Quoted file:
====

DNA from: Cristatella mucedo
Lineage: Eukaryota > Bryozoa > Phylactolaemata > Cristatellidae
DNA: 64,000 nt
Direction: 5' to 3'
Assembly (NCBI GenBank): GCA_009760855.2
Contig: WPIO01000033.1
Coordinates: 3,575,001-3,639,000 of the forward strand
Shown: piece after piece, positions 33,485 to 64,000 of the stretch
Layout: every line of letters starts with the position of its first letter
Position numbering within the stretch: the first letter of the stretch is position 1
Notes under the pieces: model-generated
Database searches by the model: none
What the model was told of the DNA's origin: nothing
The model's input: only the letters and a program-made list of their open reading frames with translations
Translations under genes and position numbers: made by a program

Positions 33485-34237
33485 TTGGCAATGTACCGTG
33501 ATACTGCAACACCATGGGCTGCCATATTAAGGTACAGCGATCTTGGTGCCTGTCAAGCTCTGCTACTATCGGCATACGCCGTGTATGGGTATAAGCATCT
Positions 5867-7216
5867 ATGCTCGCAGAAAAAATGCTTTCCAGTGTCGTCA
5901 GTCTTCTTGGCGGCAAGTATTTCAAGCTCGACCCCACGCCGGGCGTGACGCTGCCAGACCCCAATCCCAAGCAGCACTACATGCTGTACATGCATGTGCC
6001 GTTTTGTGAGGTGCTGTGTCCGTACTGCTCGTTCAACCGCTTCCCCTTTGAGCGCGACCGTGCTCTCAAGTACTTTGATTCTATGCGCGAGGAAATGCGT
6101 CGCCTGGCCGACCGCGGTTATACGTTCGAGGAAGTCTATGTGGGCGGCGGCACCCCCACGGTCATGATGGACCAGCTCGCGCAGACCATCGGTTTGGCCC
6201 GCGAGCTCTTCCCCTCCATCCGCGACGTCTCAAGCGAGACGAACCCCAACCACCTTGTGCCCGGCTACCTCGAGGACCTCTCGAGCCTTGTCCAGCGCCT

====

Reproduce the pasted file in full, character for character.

DNA from: Cristatella mucedo
Lineage: Eukaryota > Bryozoa > Phylactolaemata > Cristatellidae
DNA: 64,000 nt
Direction: 5' to 3'
Assembly (NCBI GenBank): GCA_009760855.2
Contig: WPIO01000033.1
Coordinates: 3,575,001-3,639,000 of the forward strand
Shown: piece after piece, positions 33,485 to 64,000 of the stretch
Layout: every line of letters starts with the position of its first letter
Position numbering within the stretch: the first letter of the stretch is position 1
Notes under the pieces: model-generated
Database searches by the model: none
What the model was told of the DNA's origin: nothing
The model's input: only the letters and a program-made list of their open reading frames with translations
Translations under genes and position numbers: made by a program

Positions 33485-34237
33485 TTGGCAATGTACCGTG
33501 ATACTGCAACACCATGGGCTGCCATATTAAGGTACAGCGATCTTGGTGCCTGTCAAGCTCTGCTACTATCGGCATACGCCGTGTATGGGTATAAGCATCT
Positions 5867-7216
5867 ATGCTCGCAGAAAAAATGCTTTCCAGTGTCGTCA
5901 GTCTTCTTGGCGGCAAGTATTTCAAGCTCGACCCCACGCCGGGCGTGACGCTGCCAGACCCCAATCCCAAGCAGCACTACATGCTGTACATGCATGTGCC
6001 GTTTTGTGAGGTGCTGTGTCCGTACTGCTCGTTCAACCGCTTCCCCTTTGAGCGCGACCGTGCTCTCAAGTACTTTGATTCTATGCGCGAGGAAATGCGT
6101 CGCCTGGCCGACCGCGGTTATACGTTCGAGGAAGTCTATGTGGGCGGCGGCACCCCCACGGTCATGATGGACCAGCTCGCGCAGACCATCGGTTTGGCCC
6201 GCGAGCTCTTCCCCTCCATCCGCGACGTCTCAAGCGAGACGAACCCCAACCACCTTGTGCCCGGCTACCTCGAGGACCTCTCGAGCCTTGTCCAGCGCCT